Top of the Leader Board


The weekly Verdigris blog by Laurel Brunner

As if the deforestation and corrupt abuses by Asian Pulp & Paper (APP) weren’t bad enough for Indonesia, the country’s recently reached the top of the global warming rankings. Indonesia has achieved this dubious honour in the wake of massive fires that have been burning through great swathes of the archipelago causing extreme pollution. Because of the fires Indonesia emitted more GHGs on a daily basis than China did “on at least 14 days” in September and October according to research from Bloomberg, a business and financial news provider. And the same research found that Indonesia’s total daily CO2 emissions, were more than those of the USA on around half the days in those two months. Pretty grim for a country with a GDP that’s less than a twentieth of America’s.

These fires are an annual event and a natural part of Indonesia’s climate and ecosystem, but destruction of forests and peatlands has exacerbated their negative impact on local air quality and the global climate. The forest clearance has sadly been going on for years. The Indonesian government and local vested interests such as APP do lip service to halting it and to restoration projects, but not much seems to change. This year, the burning peatlands drained as part of the forest clearance for logging and palm oil plantations, are responsible for the hospitalisation of some 500,000 people across South East Asia.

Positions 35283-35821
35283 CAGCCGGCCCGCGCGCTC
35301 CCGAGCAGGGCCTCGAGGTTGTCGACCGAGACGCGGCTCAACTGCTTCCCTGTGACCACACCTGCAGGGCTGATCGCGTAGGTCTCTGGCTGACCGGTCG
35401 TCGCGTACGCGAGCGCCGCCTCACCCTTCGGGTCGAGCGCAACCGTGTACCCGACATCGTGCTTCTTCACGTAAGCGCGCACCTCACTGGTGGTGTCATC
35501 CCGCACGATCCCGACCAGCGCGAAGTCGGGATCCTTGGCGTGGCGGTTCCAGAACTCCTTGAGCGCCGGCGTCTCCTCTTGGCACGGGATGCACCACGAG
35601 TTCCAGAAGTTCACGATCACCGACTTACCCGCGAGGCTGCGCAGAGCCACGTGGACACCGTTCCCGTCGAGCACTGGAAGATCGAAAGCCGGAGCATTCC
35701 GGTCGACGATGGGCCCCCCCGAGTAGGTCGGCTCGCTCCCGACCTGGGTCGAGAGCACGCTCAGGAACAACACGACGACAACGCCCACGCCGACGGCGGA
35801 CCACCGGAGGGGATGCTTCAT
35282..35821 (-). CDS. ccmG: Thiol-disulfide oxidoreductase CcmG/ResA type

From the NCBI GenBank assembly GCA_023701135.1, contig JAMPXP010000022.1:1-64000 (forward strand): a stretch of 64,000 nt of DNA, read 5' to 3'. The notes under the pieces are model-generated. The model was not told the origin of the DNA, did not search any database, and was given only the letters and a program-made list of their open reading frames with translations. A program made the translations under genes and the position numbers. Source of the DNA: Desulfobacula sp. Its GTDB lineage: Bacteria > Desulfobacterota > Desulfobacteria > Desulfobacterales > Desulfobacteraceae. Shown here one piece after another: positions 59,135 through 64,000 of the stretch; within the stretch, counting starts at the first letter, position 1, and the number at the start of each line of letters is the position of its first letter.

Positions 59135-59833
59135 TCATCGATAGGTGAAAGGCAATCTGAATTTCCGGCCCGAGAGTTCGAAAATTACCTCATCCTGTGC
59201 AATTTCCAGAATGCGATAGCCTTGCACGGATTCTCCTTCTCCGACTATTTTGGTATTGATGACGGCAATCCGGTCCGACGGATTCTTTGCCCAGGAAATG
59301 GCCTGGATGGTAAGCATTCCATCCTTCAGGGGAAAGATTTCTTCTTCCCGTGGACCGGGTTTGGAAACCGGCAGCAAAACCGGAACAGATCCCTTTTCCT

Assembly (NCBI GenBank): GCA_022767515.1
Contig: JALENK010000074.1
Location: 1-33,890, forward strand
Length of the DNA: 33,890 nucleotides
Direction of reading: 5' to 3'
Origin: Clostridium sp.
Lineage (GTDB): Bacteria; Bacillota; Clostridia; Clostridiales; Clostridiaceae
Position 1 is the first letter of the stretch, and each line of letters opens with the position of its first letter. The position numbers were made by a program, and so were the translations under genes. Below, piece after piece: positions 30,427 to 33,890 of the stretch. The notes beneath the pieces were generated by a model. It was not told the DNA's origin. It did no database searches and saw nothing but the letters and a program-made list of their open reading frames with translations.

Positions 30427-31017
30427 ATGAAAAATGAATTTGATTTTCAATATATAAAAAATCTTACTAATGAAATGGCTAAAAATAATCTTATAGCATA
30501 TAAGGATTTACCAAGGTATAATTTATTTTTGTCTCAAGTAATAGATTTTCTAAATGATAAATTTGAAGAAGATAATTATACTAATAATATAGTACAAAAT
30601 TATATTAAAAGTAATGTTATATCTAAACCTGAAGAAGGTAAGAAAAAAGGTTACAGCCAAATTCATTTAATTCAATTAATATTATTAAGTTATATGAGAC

Indonesia accelerated its logging and land clearance about 30 years ago in a quest for development, that turned out to be very profitable for pulp and paper companies such as APP. But it was not so good for indigenous people, wildlife or global warming. Rainforests have been described as the lungs of the planet, so for many years now organisations such as the World Wildlife Fund and Greenpeace have been pressuring Indonesia to get its act together and stop the destruction. In 2010 the government of Norway even pledged $1 billion to Indonesia to help it save its trees. But hardly any of the money has been handed over, because Indonesia hasn’t responded with tangible policies to restore its destroyed forest lands.

Indonesia has recently made some more encouraging noises. Vice president Jusuf Kalla said that the country would aim for two to three million hectares of peatland restoration by 2020 in an effort to reduce the fires. But there is still no state agency responsible for putting such a plan into effect.

The graphics industry and its customers have responded in the past by boycotting paper sourced from Indonesian forests. Things lightened up over the last couple of years, but promises remain unfulfilled. Until the government puts into place tangible plans to recover the lost peatlands and forests, printers, publishers and their supply chains should keep their backs turned.


Laurel Brunner